Kodak’s fall from grace serves as a poignant example of governance risk. Kodak, once a behemoth in the world of photography and tech in general, found itself on the brink of extinction due to its failure to embrace the digital revolution in time.

Ironically, Kodak was the pioneer of digital photography, but its over-reliance on the lucrative film market and fear of cannibalizing film sales led to strategic inertia.

The company was unable to pivot its business model to fit the digital era, it held onto the belief that film-based photography would always remain dominant, disregarding the rapid strides in digital technology.

The world moved towards digital cameras, and later to smartphones, while Kodak continued to concentrate on selling traditional film. Kodak executives may have been worrying too much about change risk and decided to focus on old, proven technology instead of innovating further.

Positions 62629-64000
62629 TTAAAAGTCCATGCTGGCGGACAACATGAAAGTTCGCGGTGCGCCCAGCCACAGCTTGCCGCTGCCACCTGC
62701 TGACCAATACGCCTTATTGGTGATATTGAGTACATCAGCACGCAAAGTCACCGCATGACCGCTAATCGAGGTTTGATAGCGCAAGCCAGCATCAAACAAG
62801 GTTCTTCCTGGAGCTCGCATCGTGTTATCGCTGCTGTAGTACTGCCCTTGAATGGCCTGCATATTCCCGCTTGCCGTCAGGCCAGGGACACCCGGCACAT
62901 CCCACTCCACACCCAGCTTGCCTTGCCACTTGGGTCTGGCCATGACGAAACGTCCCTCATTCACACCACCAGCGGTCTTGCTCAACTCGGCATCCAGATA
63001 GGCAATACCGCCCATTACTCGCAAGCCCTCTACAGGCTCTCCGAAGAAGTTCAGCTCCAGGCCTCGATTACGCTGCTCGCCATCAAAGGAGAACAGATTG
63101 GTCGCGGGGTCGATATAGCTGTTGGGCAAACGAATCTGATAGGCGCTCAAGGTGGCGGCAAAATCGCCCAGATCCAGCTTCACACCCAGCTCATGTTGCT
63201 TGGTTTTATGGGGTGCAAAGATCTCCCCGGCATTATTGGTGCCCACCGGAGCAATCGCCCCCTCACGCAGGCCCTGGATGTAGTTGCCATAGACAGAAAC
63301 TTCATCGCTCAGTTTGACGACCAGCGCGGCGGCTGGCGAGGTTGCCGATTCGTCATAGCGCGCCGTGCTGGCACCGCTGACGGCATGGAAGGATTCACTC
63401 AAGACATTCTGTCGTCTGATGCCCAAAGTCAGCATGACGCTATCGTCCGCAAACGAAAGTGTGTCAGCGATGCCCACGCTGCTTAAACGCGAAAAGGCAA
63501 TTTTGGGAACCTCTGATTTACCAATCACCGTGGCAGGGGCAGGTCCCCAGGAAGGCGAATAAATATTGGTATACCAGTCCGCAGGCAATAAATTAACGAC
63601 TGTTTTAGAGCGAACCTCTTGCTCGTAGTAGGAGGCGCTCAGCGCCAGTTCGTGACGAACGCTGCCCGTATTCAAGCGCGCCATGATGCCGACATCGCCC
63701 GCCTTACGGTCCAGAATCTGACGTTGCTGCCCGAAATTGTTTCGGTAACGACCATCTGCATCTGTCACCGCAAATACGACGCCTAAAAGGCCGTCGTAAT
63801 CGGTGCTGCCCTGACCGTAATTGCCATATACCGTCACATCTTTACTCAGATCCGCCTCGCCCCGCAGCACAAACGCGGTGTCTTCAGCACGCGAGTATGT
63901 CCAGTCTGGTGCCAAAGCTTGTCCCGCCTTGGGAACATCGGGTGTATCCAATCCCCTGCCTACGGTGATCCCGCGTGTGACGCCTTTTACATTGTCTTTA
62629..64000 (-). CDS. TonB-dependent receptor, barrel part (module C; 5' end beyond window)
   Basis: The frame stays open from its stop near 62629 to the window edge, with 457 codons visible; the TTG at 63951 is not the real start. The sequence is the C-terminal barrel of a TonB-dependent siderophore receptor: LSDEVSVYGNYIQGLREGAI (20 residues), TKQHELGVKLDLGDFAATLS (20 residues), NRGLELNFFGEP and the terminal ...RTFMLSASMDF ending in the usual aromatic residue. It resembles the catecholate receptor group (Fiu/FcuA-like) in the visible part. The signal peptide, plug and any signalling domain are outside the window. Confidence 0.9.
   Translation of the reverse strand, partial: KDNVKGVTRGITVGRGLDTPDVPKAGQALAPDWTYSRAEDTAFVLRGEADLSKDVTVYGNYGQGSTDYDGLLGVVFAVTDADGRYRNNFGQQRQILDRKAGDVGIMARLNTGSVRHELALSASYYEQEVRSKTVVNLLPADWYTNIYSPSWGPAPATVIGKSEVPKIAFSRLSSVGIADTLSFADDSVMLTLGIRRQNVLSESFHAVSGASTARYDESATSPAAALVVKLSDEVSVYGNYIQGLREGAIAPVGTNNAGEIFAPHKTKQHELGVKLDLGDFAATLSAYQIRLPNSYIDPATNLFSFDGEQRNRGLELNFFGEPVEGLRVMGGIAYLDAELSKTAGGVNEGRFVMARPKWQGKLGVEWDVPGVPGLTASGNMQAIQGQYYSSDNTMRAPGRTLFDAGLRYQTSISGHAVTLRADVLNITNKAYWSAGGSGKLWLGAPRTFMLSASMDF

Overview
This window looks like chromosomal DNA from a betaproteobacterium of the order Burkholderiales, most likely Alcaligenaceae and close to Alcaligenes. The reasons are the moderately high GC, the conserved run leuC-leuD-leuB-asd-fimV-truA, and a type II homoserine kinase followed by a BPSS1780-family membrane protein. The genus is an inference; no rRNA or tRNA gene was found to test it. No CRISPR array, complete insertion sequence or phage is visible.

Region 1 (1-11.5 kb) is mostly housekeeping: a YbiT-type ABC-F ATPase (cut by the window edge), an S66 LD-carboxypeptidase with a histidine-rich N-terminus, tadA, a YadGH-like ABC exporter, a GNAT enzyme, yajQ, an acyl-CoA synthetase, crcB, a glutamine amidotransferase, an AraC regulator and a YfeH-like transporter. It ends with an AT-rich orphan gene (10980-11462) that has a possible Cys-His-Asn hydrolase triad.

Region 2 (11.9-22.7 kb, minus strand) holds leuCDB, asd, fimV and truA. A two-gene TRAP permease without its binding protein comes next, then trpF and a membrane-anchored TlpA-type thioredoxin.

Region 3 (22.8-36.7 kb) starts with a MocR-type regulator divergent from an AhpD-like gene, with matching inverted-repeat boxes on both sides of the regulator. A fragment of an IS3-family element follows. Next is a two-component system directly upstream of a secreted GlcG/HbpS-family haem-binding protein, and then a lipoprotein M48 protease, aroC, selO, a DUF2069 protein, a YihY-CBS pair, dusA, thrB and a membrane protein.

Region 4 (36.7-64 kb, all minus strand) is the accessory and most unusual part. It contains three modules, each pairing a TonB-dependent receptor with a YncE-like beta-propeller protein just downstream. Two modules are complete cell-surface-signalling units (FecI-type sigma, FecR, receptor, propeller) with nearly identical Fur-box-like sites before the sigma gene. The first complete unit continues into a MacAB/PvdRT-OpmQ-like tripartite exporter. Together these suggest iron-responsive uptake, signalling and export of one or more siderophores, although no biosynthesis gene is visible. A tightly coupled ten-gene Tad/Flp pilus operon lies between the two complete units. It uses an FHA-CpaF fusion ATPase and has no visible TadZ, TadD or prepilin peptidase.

It wasn’t until 2012 when Kodak had already filed for bankruptcy protection, that the company began to refocus its strategies towards digital technologies and services.

By then, it was a case of too little, too late, illustrating the devastating effects of governance risk and an overemphasis on change risk.

Example 2 – Regulatory Risk – Facebook Meta

Facebook (now Meta) provides an example of regulatory risk in the tech sector.

The social media giant was fined a record $5 billion by the Federal Trade Commission (FTC) in 2019 for privacy violations in the wake of the Cambridge Analytica scandal.